Transforming Ordinary People into Extraordinary Followers of Christ

1st Timothy – Part 8 – What to Avoid – and What to be Absorbed In – July 9, 2017


Sermon Summary In 1 Timothy 4:7-16, Paul encourages Timothy to be a good servant of Jesus Christ, constantly nourishing himself and his congregation on Biblical truth. Paul provides some practical instructions in a list of “dos and don’ts”—positive and negative commands to help Timothy stay on track:

Negative Commands

  • Have nothing to do with worldly fables… (v.7)
  • Let no one look down on your youthfulness. (v.12)
  • Do not neglect the spiritual gift within you (v.14)
  • Do not sharply rebuke an older man (5:1-2) …rather appeal to him as a father.

Positive Commands

  • Discipline yourself for the purpose of godliness.
  • Prescribe and teach these things (v.11)
  • Show yourself an example of those who believe. (v.11)
  • Give attention to the public reading of Scripture, to exhortation and teaching (v.13)
  • Pay close attention to yourself and your teaching (v. 16)

Pastors are to avoid speculative arguments while promoting sound doctrine and spiritual discipline (vv. 7-11). Paul urged Timothy to get into the spiritual gymnasium. The word “discipline” is translated to “gymnazo.” It pictures an athlete preparing his body for competition. For Timothy, the training is spiritual, not physical, and his purpose is “godliness,” not physical fitness. Our incentive for pursuing godliness in this life is linked to the hope we have in Jesus Christ in the next life. Our lives have two phases. We are living now in phase one, which lasts 70-80 years. But life doesn’t end at the grave. When we die as Christians, we are ushered into phase two of our lives, and its duration is much, much longer. It is with this second phase of our life in view that we are labor and strive towards godliness.

At this point in his letter, Paul pauses and says to Timothy, “Prescribe and teach these things” (v. 11). Timothy was a relatively young man giving leadership to a more mature congregation; thus, he sometimes struggled with confidence. In addition, he probably felt inadequate to fill Paul’s shoes as a pastor. Timothy couldn’t control his age or the fact that he wasn’t Paul, so Paul encouraged him to focus on things he did have control over…his conduct and his character. Paul says that pastors are to focus on teaching and exercising their spiritual gifts while modeling a godly maturity that is beyond their years (vv. 12-14). Character speaks louder than age, much louder. That is true for us as well. You will be judged by your character. Are you trustworthy? Are you gracious? Do you do what you say you are going to do when you say you are going to do it? Are you setting a good example for others? Do people see Jesus in you, or just you in you? Is your life worth emulating? These are important questions.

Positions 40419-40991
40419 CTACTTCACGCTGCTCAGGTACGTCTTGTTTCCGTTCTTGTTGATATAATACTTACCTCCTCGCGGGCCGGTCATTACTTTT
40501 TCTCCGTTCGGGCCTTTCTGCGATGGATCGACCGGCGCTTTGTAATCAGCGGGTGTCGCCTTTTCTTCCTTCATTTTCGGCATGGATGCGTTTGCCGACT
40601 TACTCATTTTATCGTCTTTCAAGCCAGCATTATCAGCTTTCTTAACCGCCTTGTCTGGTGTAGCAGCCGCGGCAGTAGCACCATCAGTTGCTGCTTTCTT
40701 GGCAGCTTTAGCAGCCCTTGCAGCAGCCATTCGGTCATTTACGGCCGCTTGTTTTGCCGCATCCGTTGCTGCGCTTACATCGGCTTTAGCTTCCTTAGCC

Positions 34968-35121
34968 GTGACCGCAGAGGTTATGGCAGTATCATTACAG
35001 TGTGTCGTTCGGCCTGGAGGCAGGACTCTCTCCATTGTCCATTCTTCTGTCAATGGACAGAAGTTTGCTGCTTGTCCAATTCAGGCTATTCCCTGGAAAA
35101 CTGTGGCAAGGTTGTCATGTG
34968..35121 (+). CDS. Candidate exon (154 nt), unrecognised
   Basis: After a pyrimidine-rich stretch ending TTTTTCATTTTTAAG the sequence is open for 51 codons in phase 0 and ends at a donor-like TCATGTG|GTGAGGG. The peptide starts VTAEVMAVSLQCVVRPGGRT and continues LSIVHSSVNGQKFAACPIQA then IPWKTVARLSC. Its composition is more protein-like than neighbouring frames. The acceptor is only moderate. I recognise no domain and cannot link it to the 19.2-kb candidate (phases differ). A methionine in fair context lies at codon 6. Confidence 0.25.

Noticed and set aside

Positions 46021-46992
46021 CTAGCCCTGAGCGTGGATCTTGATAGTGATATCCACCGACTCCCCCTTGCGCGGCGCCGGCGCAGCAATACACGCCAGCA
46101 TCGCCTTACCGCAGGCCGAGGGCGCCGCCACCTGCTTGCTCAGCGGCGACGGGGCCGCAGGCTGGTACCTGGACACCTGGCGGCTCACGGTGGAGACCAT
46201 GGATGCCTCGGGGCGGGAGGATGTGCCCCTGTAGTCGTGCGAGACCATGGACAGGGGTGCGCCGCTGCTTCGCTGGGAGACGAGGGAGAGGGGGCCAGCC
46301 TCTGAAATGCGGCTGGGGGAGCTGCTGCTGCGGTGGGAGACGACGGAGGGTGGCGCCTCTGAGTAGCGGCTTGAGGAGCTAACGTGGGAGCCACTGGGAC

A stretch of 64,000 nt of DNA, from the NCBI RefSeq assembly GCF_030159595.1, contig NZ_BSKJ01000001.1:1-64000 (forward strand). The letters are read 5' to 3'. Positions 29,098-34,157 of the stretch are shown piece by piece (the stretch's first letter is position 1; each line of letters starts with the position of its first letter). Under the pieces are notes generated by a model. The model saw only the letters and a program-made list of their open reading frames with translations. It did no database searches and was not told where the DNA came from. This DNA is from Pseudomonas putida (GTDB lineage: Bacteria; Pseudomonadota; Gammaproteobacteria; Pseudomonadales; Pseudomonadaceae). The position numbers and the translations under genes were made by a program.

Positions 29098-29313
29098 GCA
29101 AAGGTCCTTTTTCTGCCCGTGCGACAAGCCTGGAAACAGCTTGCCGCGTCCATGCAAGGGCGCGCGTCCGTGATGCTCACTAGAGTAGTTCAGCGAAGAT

In verses 13-14, Paul advises Timothy on how he should conduct his ministry. He states, “Until I come, give attention to the public reading of Scripture, to exhortation and teaching.” In the first century, most people were illiterate, and therefore depended upon public readings to hear God’s word. But Paul’s pastoral responsibilities did not stop at just reading the Scriptures. Using the Scriptures as his authority, he was to exhort and teach and instruct God’s people in God’s will and way. The pastor’s goal is to set God’s Word before God’s people in such a way that they know what God wants them to know, believe what He wants them to believe, and are motivated to do what he wants them to do. This involves teaching and exhortation. My effectiveness or ineffectiveness as your pastor is on display in your lives. It is one thing to teach God’s Word clearly, it is quite another to exhort you in a way that you are motivated to change—to imitate Christ. This is why we have an application/challenge every week, because God wants us to do something with what we have learned. He wants us to change! Paul concludes his list of do’s and don’ts with perhaps the most helpful positive command a young minister could receive: the result of such faithful leadership will result in successful ministry (vv. 15-16). It can be difficult to measure success in ministry. There are always things that you could do better. The work is never done, because none of us in this life will achieve perfect Christlikeness. Ultimately, the success of a ministry is up to God.

Here at TCC, we as a church body will continue to minister to each other and our neighbors with the same mission upon which we were originally founded: Together we are seeking to transform ordinary people into extraordinary followers of Christ.


  • Pray for the pastors and church staff—that they would faithfully pursue God, teach the Scriptures, and model godliness.
  • Pray for yourselves—that you would apply biblical truth and faithfully pursue God and godliness.
  • Develop a spiritual enrichment plan—regularly reading and studying the Scriptures, focus on application (using Talking Points, Walking Points), and by reading a good doctrine survey, such as: A Survey of Bible Doctrine by Charles C. Ryrie (ISBN: 978-0802484383, Check search link on Amazon.)  Christian Beliefs by Wayne Grudem (ISBN: 978-0310255994, Check search link on Amazon.) –  (TCC doesn’t manage links to external site resources so if link is broken we apologize but, please feel free to let us know:
  • If you would like to know God personally, contact us here ( Scroll down to the Ministry Information Request section and mark the first or second  checkbox. We look forward to helping!
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